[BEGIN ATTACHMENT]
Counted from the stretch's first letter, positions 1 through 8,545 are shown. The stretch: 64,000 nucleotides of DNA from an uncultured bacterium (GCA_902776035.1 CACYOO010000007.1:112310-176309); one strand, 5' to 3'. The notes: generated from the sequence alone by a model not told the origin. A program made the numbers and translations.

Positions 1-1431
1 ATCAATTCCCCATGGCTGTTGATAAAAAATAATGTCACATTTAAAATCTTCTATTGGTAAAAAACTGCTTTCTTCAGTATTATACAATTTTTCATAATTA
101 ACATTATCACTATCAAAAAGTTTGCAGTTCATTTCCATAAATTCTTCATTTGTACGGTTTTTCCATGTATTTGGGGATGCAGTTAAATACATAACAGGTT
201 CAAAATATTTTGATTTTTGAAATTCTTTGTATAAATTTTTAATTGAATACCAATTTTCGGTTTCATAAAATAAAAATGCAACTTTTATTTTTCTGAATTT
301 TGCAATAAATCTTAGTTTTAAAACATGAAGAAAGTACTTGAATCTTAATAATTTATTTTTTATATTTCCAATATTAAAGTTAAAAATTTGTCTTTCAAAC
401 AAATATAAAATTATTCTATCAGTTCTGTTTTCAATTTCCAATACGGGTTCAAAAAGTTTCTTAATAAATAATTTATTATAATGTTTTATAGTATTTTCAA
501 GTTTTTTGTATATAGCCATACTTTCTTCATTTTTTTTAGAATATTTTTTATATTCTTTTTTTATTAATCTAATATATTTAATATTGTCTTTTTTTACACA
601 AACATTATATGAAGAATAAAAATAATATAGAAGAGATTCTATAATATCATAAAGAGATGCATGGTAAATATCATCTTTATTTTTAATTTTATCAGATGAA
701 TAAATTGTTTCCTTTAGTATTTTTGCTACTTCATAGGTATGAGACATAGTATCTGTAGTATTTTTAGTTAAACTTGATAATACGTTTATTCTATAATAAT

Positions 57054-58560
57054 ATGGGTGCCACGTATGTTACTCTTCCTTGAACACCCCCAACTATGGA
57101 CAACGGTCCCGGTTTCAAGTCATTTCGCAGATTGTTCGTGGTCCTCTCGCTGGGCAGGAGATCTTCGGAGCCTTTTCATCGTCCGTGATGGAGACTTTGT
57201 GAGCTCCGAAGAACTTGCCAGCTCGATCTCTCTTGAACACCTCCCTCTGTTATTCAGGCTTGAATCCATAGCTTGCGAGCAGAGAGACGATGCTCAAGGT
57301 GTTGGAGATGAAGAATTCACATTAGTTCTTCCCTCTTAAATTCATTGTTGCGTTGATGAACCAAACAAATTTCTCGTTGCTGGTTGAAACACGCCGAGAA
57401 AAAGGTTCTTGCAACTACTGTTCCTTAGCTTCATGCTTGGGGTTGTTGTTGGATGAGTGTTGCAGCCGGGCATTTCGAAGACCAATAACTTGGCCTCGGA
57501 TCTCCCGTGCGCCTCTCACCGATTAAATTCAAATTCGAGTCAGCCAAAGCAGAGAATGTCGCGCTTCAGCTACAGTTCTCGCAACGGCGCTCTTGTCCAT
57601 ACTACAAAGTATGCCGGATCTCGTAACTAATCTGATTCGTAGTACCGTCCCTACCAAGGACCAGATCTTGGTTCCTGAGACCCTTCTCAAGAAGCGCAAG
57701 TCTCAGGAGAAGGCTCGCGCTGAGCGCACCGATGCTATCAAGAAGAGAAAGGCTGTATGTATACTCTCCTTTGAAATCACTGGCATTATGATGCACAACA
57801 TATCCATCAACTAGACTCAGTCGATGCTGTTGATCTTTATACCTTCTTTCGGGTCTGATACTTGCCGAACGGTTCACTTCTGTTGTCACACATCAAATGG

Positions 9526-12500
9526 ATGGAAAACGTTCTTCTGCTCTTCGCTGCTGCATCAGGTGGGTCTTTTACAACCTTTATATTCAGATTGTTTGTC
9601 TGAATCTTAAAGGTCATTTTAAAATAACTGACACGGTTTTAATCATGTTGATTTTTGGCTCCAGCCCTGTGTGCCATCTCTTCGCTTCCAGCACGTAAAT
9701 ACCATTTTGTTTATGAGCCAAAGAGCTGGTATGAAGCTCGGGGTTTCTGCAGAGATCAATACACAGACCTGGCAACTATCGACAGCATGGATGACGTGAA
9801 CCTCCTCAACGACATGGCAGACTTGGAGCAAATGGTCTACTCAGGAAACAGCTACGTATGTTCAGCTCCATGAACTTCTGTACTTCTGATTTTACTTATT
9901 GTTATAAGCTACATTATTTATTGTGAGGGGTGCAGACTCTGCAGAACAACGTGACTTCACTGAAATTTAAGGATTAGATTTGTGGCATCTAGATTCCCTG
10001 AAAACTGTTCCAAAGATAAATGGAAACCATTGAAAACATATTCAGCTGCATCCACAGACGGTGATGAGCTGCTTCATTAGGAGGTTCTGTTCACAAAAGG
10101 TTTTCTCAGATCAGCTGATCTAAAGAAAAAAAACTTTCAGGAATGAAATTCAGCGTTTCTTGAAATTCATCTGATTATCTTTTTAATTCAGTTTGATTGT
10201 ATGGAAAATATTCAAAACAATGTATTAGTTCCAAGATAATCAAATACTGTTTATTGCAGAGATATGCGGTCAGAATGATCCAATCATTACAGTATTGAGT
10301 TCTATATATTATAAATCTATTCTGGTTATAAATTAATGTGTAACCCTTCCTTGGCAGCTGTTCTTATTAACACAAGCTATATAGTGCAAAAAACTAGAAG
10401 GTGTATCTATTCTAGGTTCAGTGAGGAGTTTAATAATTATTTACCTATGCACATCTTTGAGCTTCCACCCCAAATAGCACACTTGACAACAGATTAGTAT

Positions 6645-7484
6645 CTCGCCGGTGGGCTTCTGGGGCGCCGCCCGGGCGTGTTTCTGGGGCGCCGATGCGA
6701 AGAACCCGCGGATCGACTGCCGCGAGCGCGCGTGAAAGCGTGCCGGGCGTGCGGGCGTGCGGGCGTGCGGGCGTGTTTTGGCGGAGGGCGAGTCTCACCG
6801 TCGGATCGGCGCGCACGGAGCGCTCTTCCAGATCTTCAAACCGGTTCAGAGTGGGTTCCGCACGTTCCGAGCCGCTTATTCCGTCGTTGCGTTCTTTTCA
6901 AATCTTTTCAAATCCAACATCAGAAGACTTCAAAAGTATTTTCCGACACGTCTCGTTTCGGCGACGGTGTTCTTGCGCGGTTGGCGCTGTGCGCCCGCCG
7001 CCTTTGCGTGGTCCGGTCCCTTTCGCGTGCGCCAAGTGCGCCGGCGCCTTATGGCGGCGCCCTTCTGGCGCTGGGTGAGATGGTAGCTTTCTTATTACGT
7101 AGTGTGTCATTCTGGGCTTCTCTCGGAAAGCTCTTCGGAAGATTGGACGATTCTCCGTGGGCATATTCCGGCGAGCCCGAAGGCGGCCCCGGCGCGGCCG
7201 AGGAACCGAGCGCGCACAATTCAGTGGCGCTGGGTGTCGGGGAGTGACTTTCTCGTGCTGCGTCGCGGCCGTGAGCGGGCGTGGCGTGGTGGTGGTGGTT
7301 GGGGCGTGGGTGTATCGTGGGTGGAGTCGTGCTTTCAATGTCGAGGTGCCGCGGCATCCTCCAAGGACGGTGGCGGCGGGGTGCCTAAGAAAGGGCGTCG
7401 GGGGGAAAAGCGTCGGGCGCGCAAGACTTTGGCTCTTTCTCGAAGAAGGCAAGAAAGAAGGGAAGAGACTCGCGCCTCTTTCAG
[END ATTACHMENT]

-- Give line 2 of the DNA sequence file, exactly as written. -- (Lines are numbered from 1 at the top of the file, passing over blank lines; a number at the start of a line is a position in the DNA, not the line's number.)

Positions 1-1431